Access Bank on aviation resilience
Opportunities in lack of aviation hub in West Africa Growing population = Growth in flying numbers Investors take advantage in growing population Leverage on AfCFTA
THE CORONAVIRUS PANDEMIC, which crippled has economic activities across sectors of Nigeria’s economy, remains a major source of concern for different stakeholders across the economy. Aviation companies around...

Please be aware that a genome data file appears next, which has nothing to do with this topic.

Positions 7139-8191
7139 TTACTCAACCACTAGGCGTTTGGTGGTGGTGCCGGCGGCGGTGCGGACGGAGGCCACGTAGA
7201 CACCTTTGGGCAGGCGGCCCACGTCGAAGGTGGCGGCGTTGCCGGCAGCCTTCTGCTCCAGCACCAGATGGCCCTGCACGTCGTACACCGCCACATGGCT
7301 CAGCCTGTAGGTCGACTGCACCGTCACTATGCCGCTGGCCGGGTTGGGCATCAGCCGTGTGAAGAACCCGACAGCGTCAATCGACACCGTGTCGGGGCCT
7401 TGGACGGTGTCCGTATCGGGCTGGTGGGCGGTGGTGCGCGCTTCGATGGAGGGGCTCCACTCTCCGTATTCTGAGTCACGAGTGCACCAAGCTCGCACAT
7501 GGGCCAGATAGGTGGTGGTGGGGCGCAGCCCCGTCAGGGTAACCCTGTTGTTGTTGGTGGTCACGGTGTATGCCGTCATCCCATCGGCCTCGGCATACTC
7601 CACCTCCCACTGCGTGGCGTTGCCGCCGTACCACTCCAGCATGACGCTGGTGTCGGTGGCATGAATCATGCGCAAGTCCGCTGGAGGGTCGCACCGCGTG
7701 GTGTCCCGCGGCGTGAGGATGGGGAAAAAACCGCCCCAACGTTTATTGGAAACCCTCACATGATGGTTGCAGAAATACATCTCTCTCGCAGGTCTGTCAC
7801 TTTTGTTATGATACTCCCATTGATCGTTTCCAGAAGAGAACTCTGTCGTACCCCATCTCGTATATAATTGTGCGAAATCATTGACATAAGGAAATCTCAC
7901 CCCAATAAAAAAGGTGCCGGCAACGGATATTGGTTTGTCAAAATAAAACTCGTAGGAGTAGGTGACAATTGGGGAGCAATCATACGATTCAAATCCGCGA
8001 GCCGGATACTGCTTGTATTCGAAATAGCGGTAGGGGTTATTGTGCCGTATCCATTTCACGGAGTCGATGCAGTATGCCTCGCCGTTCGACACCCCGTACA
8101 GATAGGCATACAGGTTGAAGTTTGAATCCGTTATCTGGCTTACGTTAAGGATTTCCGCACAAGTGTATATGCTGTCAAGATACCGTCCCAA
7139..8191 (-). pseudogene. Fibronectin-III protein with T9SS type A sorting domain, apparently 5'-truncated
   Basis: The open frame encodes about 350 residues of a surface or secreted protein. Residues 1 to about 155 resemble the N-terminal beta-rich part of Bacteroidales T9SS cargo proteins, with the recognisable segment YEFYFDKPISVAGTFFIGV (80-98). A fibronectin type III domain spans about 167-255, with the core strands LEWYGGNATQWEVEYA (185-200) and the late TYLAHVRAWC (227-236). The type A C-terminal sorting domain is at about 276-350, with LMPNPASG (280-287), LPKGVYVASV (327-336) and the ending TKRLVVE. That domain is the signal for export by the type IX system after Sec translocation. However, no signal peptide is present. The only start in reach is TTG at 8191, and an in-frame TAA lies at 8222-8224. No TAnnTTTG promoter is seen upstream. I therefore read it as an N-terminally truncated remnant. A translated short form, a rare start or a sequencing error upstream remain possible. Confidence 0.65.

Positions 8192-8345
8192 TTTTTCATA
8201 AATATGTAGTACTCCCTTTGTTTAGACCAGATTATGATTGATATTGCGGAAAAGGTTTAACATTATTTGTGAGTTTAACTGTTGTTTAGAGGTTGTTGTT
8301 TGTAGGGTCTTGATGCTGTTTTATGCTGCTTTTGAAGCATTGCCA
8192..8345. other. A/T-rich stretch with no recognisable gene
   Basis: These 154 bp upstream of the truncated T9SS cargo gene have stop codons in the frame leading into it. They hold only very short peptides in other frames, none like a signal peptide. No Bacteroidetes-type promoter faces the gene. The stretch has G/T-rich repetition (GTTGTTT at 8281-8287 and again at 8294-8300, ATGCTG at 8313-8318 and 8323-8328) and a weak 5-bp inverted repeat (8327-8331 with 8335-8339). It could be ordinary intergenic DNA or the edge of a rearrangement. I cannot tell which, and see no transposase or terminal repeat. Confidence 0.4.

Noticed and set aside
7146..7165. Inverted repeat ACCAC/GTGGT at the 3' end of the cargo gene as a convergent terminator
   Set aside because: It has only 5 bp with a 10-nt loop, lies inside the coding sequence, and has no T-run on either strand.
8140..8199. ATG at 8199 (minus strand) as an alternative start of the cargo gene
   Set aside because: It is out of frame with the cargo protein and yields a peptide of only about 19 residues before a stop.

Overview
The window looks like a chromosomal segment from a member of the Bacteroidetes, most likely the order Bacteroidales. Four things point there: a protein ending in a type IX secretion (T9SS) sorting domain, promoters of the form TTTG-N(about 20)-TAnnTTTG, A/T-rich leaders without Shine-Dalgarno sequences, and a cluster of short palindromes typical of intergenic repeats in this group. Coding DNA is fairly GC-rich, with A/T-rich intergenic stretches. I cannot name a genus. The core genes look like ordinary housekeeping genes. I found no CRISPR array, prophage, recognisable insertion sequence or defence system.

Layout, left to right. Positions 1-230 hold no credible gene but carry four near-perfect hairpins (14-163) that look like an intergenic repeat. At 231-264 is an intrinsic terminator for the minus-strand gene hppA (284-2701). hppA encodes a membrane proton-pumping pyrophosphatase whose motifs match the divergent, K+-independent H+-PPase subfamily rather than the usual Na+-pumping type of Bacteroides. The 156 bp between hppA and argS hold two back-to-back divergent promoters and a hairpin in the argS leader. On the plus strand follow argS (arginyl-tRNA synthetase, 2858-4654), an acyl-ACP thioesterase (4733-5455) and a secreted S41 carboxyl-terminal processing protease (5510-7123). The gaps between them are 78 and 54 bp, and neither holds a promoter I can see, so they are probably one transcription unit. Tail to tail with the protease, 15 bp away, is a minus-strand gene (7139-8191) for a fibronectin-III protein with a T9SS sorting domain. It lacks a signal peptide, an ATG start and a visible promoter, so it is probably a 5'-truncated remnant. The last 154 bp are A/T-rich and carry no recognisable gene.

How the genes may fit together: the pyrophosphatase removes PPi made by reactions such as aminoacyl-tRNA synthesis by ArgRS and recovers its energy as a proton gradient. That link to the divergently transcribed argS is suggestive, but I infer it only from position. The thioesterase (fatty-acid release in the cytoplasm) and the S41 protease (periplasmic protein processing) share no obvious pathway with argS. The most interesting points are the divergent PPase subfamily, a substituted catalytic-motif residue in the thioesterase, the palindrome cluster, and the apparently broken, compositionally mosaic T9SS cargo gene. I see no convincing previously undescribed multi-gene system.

THE CORONAVIRUS PANDEMIC, which crippled has economic activities across sectors of Nigeria’s economy, remains a major source of concern for different stakeholders across the economy. Aviation companies around the world are particularly feeling the brunt brought about by the pandemic. The effects of the pandemic on the sector include the halting of domestic and international flights across the world, with the Nigerian aviation industry by no means left out. Taking a deep look into an industry which is oligopolistic in its structure, recent data from the National Bureau of Statistics (NBS) revealed that the aviation industry in Nigeria contributes about 0.11 per cent of Nigeria’s total gross domestic products (GDP), while the industry is estimated to have a nominal GDP of N51.3 billion, and broadly characterized by resilience after the industry experienced two consecutive quarterly growths. However, figures from the International Air Transport Association (IATA) showed that the global aviation industry will lose $252 billion in the year 2020 as a result of the pandemic, with several airline ruptcy and slashing up to capacity. To this effect, the Nigerian regulated airline market is no exception to the losses, retrenchments, as well as flight capacity reduction as the industry is witnessing several lay-offs as well as pay-cuts. The recent reopening of airports across the country and the return of flights has come as a big respite for many, but the cancela big economic impact on the industry which is said to have lost $800 billion to the Nigerian economy while the pandemic has gulped almost $1 billion from the airline industry, this is according to Musa Nuhu, director-general of the Nigerian Civil Aviation Authority (NCAA). note titled “the Nigerian Aviation Industry Report 2020” to clients and customers, analysts at Access Bank highlights major reasons why the industry thrives despite the current activities. According to the analysts, the Nigerian aviation industry has thrived despite a stewing business environment as a result of Nigeria’s large population which provides a market base; all thanks to the central location of the West African nation to allow for easy accessibility of flight services to other parts of the world. Further to the enlisted strengths of the industry, as aptly delineated by the analysts, the high-income levels for airline operators given the luxury that comes with flying is another point for consideration as well as the growing globalization which prompts people to fly for either business or leisure. The industry, on the other hand, exhibits some form of weaknesses which, according to Access bank analysts, are the ageing fleet and underutilization of aircraft, high prices of aviation fuel and high cost of maintenance, limited access to foreign currency and high taxation in the industry as well as inadequate infrastructure which incapacitates the smooth operation of the aviation market. The threats experienced by the industry cannot be over emphasized as the pandemic as well as terrorist attacks in some parts of the country coupled with other force majeure is posing threats in the market. Not so fast to forget is the volatile nature of the Nigerian macroeconomic environment highly negates the industry’s growth despite witnessing positive growth in two consecutive quarters. Although, the industry thrives as the large population size of the country accounts for the large market base, the heightened aviophobia during this COVID-19 era has slowed down the growth pace of the industry as well as the level of corruption which has to a large extent continues to deter investments into the industry. Conclusively, positivity lies within the future of an industry which is highly opened to more entrants into the industry as well as investors who will take advantage of the nation’s ever-growing population which translates to growth in the flying population. The huge potentials of the industry to attract foreign investors can be capitalized on as the industry currently lack aviation hubs in West Africa while leveraging on the AfCFTA pact could mean real and more serious business for the industry.